Saturday, July 20, 2019

Desertification, Already Depressing Central Asian GDPs, Threatens to Make Parts of Region Uninhabitable

Paul Goble

            Staunton, July 16 – Rapidly rising temperatures are melting the glaciers that had provided the water that is the lifeblood of Central Asia, depressing the GDPs of the countries there and threatening to make large swaths of the region uninhabitable deserts by the end of this century if current trends continue, experts say. 

            According to the World Bank, regional journalist Nikolay Kucherov says, water shortages caused by global warming and a rapidly growing population are already depressing the GDP of countries there by as much as 1.3 percent and that in the absence of significant change, “more serious problems lie ahead” (

            The glaciers that have provided much of the flow of the two major river systems, the Amu-Darya and the Syr-Darya, have receded or in some cases disappeared entirely, and there is no way that rainfall can make up for those losses.  But there are two reasons why this development is especially serious in Central Asia, Olga Solomina of the Moscow Institute of Geography says.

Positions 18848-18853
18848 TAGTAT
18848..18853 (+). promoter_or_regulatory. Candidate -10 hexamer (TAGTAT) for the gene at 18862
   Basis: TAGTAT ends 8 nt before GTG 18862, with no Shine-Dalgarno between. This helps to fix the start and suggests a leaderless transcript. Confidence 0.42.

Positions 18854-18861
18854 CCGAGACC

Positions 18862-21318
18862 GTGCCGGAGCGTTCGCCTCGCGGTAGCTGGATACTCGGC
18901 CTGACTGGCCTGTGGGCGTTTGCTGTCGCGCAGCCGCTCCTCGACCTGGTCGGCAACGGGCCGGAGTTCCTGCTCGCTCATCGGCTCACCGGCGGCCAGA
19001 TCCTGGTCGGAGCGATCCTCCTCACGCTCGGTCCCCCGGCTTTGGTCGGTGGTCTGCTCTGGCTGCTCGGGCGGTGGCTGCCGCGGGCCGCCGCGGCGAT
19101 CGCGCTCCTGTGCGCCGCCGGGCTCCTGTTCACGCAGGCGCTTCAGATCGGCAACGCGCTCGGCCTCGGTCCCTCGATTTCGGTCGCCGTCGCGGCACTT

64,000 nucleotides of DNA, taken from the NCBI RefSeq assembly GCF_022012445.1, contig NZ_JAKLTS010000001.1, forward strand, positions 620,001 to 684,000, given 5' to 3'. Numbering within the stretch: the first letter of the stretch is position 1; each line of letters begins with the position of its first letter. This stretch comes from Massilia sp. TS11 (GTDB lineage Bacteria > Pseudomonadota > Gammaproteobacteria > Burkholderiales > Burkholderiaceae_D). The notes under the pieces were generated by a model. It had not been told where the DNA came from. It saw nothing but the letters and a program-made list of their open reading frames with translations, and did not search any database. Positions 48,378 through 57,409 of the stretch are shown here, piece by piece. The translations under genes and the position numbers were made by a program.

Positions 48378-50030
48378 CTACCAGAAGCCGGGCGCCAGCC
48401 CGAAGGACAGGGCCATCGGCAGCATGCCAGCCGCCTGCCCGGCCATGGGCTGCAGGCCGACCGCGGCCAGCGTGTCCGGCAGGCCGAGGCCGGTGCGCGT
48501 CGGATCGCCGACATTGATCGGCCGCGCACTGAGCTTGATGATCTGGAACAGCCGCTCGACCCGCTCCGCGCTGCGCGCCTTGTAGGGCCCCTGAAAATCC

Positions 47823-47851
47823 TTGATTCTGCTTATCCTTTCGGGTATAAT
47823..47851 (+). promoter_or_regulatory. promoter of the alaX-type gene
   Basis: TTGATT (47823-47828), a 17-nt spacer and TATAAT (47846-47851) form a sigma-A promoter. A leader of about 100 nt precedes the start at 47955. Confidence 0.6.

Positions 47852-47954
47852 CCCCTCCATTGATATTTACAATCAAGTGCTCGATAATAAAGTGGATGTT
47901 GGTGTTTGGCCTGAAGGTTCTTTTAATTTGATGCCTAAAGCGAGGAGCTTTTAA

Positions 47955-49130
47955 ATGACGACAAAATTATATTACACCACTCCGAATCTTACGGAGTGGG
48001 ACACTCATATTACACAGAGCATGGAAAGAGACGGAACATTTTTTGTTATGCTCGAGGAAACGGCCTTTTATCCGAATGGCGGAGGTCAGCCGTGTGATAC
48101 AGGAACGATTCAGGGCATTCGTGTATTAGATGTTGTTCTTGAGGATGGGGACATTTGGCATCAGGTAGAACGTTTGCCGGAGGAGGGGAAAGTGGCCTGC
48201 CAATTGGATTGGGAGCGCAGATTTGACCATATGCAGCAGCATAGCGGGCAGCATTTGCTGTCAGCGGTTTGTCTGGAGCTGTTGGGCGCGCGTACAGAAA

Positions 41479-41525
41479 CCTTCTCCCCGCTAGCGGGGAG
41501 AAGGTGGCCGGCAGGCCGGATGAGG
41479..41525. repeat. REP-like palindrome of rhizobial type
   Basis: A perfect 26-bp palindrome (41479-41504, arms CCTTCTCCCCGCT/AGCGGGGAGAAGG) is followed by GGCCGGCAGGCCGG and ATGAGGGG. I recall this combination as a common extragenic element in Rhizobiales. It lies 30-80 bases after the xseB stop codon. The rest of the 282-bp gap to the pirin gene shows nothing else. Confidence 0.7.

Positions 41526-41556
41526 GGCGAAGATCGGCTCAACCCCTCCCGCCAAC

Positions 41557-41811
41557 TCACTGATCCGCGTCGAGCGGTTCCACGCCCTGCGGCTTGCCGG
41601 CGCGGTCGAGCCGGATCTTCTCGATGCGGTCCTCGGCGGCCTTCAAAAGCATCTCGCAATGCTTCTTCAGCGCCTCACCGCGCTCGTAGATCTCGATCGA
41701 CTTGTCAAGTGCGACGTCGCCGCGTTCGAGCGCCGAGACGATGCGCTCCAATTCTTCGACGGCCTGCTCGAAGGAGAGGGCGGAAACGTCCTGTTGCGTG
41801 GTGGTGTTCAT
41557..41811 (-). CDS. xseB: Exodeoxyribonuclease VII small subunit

On the one hand, the region is surrounded by deserts and prevailing winds are bringing dust from them which allows the warming of mountain heights to increase more than it otherwise would. And on the other, the region’s population is exploded and is currently projected to rise by 30 percent or more before 2050.

            Water shortages, projected to be as much as 10 to 15 percent by that year, will hit the agricultural production on which the region relies, driving down GDP. Still worse, the lower flows will cut into the hydro-electric production that countries like Kyrgyzstan and Tajikistan rely on. And worst of all, some parts of the region will become uninhabitable deserts.

            Taking the necessary steps to counter these trends, experts say, is especially difficult for three reasons: they require joint efforts, they seem unnecessary given that the trend is not linear and flooding is now a problem in some places, and there is not the political will in many places to make the tough decisions.

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